Asus Eee Pad Slider Honeycomb Tablet Review - HotHardware

Asus Eee Pad Slider Honeycomb Tablet Review

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Maybe we're just enamored with the new and fresh design, but we won't beat around the bush on this one: the Eee Pad Slider is one of the most handsome and striking mobile computing devices that we've seen in a long time. That's no small feat. Just as the Galaxy Tab 10.1 and the iPad 2 are simply beautiful for a pure slates, Asus has managed to engineer a keyboard into a tablet form factor in an elegant way, and they managed to do so while keeping the price point of the 16GB model below $500.


At around a half-inch thick, the Slider is somewhat chubby. But only when compared to fellow slates without a keyboard. When you sit it beside even your average netbook, it actually appears as if it has been put on a diet. Somehow, Asus has pancaked the keyboard and the display with a minimalistic, albeit strong and rigid, hinge in between. The metal hinge slots down into the rear of the keyboard base when it's not erect, and there are two small hooks that the screen rests against when popped open. It's a simple approach, but it's a beautiful and functional one.


Our only major complaint with this setup is the opening process. There's just no easy way to go about it. Pushing the front of the panel up in an effort to get it to pop open doesn't work. There are no side slots or top handles for easy tugging. The easiest way to open up the screen is to wedge your finger in a small indentation area on the top of the screen and pull up / out. It's far from intuitive, but the beautiful springing action once the panel is on its way up almost makes us forget about how clunky the actual opening process is.



All of the ports and slots are located on the keyboard base; there are no toggle switches at all along the sides or bezel of the slate itself. The left edge is home to the power button, the volume rocker and a microSD card slot, while the rear is where you plug in the proprietary Asus power / USB connector, or a mini-HDMI connector. The right edge has a full-size USB port and a 3.5mm headphone jack.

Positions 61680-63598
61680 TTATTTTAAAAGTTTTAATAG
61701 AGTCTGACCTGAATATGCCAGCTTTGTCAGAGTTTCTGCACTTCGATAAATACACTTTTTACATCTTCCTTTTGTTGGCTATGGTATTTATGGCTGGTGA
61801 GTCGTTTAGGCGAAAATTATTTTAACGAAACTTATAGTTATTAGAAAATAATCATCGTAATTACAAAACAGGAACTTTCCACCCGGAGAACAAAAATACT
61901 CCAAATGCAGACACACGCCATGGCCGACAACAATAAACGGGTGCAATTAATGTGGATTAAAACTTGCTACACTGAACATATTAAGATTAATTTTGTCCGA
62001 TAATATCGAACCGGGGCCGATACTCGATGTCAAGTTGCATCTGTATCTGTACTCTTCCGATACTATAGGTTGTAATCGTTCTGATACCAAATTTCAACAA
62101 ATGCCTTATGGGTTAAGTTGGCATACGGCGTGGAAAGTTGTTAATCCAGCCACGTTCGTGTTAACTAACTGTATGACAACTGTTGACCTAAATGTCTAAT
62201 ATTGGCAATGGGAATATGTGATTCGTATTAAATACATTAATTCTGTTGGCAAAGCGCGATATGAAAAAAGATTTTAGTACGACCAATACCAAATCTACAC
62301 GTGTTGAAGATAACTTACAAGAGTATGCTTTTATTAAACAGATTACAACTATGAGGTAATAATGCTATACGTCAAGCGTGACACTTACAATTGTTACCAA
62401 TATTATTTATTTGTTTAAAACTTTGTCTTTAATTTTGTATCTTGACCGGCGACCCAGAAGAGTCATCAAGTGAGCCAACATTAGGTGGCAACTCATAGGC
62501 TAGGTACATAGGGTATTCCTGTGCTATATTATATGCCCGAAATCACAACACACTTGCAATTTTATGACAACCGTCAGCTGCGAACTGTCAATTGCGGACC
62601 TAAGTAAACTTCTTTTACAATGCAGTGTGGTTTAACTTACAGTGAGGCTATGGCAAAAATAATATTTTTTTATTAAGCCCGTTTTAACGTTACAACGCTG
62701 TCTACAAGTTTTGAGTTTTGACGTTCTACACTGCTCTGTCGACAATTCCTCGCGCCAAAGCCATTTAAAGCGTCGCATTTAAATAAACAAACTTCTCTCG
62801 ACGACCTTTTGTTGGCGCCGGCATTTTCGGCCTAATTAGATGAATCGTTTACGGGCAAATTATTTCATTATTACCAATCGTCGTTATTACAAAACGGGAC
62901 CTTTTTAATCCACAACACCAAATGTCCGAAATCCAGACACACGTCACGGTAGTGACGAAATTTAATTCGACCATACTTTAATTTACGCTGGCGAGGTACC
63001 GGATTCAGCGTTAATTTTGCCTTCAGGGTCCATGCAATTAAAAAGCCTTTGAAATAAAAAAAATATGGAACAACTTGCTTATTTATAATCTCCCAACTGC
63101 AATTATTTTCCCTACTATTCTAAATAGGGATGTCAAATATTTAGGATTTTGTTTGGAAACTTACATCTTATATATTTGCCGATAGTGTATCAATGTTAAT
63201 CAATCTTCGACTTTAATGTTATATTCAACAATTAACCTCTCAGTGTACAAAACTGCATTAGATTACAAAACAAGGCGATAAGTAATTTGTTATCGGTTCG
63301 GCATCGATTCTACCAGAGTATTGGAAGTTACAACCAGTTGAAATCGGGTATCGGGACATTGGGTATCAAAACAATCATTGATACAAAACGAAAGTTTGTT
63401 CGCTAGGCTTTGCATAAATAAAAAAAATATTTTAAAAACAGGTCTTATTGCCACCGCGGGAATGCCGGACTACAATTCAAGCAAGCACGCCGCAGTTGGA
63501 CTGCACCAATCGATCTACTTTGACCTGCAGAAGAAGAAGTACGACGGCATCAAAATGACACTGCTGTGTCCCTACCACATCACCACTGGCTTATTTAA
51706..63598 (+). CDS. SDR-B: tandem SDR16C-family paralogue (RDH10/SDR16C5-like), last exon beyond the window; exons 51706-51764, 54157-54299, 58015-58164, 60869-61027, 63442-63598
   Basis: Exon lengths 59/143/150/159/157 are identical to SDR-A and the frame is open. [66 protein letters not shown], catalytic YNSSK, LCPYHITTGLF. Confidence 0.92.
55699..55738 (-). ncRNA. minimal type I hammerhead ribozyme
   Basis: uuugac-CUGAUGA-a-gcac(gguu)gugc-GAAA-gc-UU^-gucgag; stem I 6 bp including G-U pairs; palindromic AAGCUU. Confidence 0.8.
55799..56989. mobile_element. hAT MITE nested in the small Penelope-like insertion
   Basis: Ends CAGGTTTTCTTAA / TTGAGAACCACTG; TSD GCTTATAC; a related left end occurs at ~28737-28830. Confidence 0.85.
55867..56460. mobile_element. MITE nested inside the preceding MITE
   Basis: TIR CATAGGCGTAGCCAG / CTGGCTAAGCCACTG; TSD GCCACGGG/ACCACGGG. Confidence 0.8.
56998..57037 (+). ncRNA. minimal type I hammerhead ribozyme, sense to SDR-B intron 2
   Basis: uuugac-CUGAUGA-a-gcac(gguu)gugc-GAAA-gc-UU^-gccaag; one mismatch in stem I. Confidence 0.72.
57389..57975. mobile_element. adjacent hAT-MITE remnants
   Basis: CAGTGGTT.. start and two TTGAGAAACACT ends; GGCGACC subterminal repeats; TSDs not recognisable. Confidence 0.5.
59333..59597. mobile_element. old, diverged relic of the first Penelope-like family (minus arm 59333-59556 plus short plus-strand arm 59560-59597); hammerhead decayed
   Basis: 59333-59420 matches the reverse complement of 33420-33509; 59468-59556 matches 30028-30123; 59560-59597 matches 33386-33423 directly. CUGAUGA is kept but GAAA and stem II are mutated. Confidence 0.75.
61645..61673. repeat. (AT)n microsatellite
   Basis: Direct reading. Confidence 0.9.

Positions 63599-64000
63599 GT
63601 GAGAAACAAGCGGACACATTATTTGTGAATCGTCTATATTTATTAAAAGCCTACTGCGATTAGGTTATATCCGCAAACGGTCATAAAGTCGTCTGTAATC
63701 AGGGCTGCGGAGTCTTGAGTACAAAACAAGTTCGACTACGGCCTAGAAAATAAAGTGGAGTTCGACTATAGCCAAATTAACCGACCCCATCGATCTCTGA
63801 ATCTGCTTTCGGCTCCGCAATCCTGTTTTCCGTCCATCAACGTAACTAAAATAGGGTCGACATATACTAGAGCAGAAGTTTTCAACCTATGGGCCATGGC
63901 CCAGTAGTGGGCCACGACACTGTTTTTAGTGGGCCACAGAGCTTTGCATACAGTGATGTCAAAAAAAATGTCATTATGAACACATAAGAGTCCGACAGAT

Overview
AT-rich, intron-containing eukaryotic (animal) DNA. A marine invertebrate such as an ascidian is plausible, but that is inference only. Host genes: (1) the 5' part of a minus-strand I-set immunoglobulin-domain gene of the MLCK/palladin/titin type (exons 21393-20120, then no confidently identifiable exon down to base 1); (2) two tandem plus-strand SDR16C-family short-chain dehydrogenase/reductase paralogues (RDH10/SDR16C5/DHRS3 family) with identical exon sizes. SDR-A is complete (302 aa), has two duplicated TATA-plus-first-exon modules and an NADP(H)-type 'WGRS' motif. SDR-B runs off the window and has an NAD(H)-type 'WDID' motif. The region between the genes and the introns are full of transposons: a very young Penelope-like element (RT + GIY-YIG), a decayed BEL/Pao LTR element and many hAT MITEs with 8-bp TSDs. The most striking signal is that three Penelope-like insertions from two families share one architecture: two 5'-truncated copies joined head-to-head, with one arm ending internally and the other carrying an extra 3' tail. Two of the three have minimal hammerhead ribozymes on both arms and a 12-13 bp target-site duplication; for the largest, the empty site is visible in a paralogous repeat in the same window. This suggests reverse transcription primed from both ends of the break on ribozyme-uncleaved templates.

While in slate-mode, you can take advantage of the 5MP camera on the rear, while the 1.2MP front-facing camera can be used for video chats in both styles of orientation. One thing that we did notice outside of the keyboard was the display. It's a big, bright IPS display with a 1280x800 resolution. And while the display is truly beautiful to look at (crisp, bright colors, great viewing angles, no wash-out, etc.), we can't help but wonder how much better it might be if Asus implemented a smaller bezel. There's a heck of a lot of black, unused space around the LCD, and those bezel strips aren't gesture-sensitive like the strips on RIM's BlackBerry PlayBook or HP's line of Pre smartphones. Opportunity missed, in our estimation.


Now, let's talk about the standout feature: the keyboard. The mechanism itself is sturdy, and it feels rather ideal when used on your lap, as if in a coach airline seat. So, kudos to Asus there. The keys themselves have an excellent texture and a good amount of travel for their size, but that's about where the pluses end. The all-important right Shift key is roughly half as large as it should be, and the four arrow keys are clustered into the bottom-right. Asus did make room for a few unique dedicated keys: Search, Home, Menu and Back. Those are highly useful within an Android operating system, as you might imagine, but Asus seemed to simply there.

The space bar is too close to the edge, and it requires a good bit of practice to really nail typing on the slider. We spent hours dealing with typos, and couldn't easily adjust to it. Meanwhile, even the smallest netbook keyboard was never this truncated. But it's a tablet, so we can somewhat forgive the small size. What's harder to forgive is the lack of a trackball, some sort of pointer, or a trackpad. However, Asus claims that users who would rather use a pointer instead of their fingers can just hook up a USB mouse. Point taken. That said, we would have greatly preferred a small, simple trackball in place of one of the Control keys (or anything non-essential).


We know touch is the future, but if you're going to build a keyboard into the body of slate, you might as well carve out a small section of space for a cursor control mechanism of some sort. At least, that's our feelings on the matter. The entire control experience would have been helped immensely by an on-board cursor control device. That would've really been the icing on the cake.